Pros - Transparent, Fast, Clarity, Deep and Exciting Bass, Solid Build, Comfortable once setup
Cons - Slightly Recess Mids, Silly Shape, Time Taken to Adjust, Weight
The Abyss AB 1266.
Some call it the Medieval Torture Device. I call it audio heaven.
I shall not mince my words: Abyss is butt ugly. On first impression, I doubt anyone will even figure how the heck to put it on to your head. Followed by its weight, its one of the heaviest in the 640g range. It is on first sight highly unadjustable and uncomfortable. How can something like this sound good? Add on the initial price tag of more then 5K, maybe JPS Labs went mad or something.
But the truth is actually far from it. Price has fallen to 4k + (Abyss Lite Edition. Same thing just less accessories). I got mine cheaper then a LCD4 in my area. Its actually highly adjustable, and quite comfortable once you are done with it. Infact due to its design, you wont be as affected by the ears and its surrounding area heating up like most other headphones. The sound can also be describe in one word: Sublime.
First lets look into the design. The Abyss is made of out of solid aluminium pieces bent and merge together. I have a feeling that if you throw it at someone, concussion ensures. Its probably the most solid built headphone I touched, even beating those of Beyerdynamics. The frame will probably last you a lifetime unless you get a car to run over it. The elastic bend is where the headphone rest on. The headphone was designed to actually rest on your head, with the ear cups lightly touching around your ears. This will put bulk of the weight on top and thus making it rather comfortable. And since there is little clamping force, its more comfortable then many headphones out there, lets not forget it also reduces the chance your ears heating up and sweating! The next question in most people mind now is how do you actually adjust it to there.
First we take a look at the top, the joint there can be extended by about an inch and slightly bent forward or back. So depending on your head size, just pull or bend accordingly. Next is the ear cups. Its of a asymmetric design. Attached with a magnet, it can rotated up to 18 positions. So just rotate them till you feel comfortable and the entire cup is resting on the side of your head. This adjustment takes around 20-30 min in my experience and its the most important phase of using this headphone. Infact, it will determine if you ever enjoy the headphone, both comfort and sonically.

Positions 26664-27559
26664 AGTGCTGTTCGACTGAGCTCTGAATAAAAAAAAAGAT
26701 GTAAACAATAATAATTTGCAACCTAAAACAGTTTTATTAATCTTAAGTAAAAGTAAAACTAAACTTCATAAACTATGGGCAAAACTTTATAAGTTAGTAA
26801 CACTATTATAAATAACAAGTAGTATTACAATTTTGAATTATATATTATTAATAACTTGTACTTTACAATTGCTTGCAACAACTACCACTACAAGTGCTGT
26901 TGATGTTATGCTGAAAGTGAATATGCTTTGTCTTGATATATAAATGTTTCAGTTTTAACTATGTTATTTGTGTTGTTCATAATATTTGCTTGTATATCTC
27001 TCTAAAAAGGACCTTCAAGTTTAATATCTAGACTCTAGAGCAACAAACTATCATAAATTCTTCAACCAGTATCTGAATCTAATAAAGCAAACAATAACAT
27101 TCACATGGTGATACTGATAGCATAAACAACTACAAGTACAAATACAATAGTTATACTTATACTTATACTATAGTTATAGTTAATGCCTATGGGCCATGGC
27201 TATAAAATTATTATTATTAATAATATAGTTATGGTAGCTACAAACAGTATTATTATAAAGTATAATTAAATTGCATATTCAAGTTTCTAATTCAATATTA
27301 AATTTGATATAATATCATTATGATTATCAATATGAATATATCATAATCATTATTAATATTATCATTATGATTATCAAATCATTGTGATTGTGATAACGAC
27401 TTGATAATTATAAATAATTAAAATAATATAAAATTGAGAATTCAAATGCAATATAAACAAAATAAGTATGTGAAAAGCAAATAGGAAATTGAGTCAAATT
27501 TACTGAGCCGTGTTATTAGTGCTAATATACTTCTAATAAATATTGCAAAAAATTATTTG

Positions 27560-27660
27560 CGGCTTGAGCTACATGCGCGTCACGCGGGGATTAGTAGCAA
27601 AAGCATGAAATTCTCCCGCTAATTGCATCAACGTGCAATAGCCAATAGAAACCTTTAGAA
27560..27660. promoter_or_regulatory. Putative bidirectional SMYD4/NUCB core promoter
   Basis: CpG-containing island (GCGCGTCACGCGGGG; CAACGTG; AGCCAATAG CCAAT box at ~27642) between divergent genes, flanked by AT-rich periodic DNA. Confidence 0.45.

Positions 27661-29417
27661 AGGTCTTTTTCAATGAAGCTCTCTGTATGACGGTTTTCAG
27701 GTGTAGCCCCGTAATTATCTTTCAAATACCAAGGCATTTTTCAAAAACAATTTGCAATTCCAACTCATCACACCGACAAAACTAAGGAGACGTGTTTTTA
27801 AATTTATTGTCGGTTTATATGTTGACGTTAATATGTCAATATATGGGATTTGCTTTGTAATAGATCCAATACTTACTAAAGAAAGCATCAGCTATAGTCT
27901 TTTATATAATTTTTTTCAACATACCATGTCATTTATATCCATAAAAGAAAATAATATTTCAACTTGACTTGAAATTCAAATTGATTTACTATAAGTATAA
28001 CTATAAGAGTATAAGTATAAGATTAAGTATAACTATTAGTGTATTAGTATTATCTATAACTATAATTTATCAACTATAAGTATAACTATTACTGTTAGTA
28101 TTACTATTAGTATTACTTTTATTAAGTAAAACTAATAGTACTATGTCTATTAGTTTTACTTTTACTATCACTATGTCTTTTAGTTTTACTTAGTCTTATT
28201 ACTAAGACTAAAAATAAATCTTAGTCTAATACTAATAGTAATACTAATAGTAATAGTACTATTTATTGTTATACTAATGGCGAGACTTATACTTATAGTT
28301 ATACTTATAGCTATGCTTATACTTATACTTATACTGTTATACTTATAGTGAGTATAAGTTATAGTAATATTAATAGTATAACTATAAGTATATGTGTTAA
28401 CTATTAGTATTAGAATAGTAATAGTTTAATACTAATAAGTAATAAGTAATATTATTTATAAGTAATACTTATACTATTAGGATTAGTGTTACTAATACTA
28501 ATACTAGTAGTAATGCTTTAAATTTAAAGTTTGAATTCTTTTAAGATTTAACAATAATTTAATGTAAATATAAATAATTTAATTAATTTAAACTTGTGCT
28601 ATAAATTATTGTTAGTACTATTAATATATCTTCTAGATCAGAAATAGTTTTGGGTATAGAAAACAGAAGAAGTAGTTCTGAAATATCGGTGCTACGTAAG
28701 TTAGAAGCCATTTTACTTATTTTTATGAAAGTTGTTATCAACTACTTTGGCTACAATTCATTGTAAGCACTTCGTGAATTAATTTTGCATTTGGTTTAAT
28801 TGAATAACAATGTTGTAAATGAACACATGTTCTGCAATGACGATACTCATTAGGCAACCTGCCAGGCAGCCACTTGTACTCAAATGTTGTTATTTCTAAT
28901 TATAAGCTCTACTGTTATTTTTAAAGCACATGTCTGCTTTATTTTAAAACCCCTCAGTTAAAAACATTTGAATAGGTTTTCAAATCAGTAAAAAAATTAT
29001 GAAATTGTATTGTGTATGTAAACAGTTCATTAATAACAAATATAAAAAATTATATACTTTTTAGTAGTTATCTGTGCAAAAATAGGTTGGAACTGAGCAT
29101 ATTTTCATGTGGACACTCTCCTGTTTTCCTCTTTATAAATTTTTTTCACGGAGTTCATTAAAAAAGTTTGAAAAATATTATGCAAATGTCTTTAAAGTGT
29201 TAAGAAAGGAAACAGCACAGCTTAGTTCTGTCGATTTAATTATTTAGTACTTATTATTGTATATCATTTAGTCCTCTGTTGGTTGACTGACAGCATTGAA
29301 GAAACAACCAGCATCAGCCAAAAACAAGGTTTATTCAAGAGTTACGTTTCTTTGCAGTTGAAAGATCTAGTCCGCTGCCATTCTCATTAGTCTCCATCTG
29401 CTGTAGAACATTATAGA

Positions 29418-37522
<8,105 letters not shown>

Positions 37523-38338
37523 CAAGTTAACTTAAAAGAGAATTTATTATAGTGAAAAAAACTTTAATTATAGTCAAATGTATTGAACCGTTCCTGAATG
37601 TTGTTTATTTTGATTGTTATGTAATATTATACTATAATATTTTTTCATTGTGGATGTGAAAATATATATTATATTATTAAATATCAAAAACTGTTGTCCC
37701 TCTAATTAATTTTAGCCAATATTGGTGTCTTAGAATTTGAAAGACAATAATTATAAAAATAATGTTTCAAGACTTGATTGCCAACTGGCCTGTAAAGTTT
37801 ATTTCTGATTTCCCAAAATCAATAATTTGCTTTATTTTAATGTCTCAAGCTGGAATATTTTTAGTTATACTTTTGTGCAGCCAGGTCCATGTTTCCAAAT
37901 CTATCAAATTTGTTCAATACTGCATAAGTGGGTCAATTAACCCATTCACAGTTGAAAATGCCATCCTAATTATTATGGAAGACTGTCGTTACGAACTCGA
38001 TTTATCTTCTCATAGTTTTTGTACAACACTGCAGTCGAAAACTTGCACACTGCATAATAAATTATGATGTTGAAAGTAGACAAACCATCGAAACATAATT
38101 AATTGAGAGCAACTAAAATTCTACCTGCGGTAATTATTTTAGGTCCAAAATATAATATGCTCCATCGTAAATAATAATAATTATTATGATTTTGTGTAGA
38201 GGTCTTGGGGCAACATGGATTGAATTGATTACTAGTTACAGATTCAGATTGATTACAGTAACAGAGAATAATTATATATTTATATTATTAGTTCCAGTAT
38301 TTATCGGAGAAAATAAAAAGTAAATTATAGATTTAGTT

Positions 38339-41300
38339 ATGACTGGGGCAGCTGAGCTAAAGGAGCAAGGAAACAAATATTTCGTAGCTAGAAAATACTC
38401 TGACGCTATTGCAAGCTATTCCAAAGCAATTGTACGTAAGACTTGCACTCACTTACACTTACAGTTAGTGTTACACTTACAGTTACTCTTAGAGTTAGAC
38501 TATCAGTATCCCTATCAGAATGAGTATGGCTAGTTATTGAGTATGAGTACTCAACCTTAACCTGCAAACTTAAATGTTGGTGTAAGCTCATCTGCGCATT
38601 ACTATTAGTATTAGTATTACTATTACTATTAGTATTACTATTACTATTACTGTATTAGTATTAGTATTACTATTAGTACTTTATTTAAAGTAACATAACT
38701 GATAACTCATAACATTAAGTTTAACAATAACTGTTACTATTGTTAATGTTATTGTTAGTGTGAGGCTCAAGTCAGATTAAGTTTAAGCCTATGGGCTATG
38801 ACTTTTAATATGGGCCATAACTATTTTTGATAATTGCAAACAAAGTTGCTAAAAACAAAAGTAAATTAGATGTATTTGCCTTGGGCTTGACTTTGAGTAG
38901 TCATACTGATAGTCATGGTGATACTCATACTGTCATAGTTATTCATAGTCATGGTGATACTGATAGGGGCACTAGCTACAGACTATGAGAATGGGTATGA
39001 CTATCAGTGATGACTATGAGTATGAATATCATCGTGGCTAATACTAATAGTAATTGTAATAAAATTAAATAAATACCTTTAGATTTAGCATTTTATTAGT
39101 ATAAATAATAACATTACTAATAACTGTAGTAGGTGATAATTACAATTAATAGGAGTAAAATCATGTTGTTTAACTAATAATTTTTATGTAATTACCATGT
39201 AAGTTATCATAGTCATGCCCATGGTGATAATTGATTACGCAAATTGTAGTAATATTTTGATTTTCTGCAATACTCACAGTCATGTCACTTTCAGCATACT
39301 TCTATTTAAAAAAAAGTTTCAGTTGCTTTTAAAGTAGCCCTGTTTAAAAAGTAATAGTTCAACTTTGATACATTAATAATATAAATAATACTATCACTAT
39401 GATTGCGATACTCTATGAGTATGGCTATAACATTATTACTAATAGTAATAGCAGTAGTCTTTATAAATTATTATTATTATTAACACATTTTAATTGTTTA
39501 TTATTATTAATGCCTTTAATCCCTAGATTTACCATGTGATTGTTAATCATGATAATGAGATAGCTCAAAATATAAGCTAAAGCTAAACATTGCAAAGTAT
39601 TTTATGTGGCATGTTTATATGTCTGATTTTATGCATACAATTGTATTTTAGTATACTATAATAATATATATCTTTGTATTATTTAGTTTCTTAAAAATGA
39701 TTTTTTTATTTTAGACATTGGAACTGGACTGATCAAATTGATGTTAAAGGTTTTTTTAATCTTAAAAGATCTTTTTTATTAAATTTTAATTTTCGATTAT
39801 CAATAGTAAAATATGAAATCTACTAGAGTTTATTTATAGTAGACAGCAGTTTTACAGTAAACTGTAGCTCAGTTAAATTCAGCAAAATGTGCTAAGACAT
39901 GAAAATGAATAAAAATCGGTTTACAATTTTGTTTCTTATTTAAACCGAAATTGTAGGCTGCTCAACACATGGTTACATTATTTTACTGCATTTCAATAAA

The issue of this headphone and why many cant understand it when they do auditions is this: The adjustments of the entire headphone determines the sound. Clamp down too much and you lose bass impact and make the overall signature warm. Pull it too far apart and you will get a relatively bright signature. If the earpad fully sits on the side of your head, you get a full sound. But if you want alittle more dynamic with more bass rumble, leaving a gap in the seal will give you a better experience. The thing is this headphone is finicky until you get it right. Once you obtain the fitting and sound you want, its onward to audio bliss, SUBLIME!
The Abyss is quite the monster to drive. With 85db/mw, its just slightly better then HE6 which is 83. On the Hugo TT, that will equate to violet or light blue for volume and even white if your track is soft. Its power requirements are also quite high, many amps will not have the grunt to fully power it to its fullest. Best to get something that can do 1w on output. When I first audition it with the Hugo, its rather flat and boomy. The TT did a much much better job as it had the current to swing. For me I use the Cayin IHA6 pictured on top. The IHA6 amp outputs 7w per channel, its a monster in power in a relatively small package. The abyss never needed more then 12 position to be too loud for me.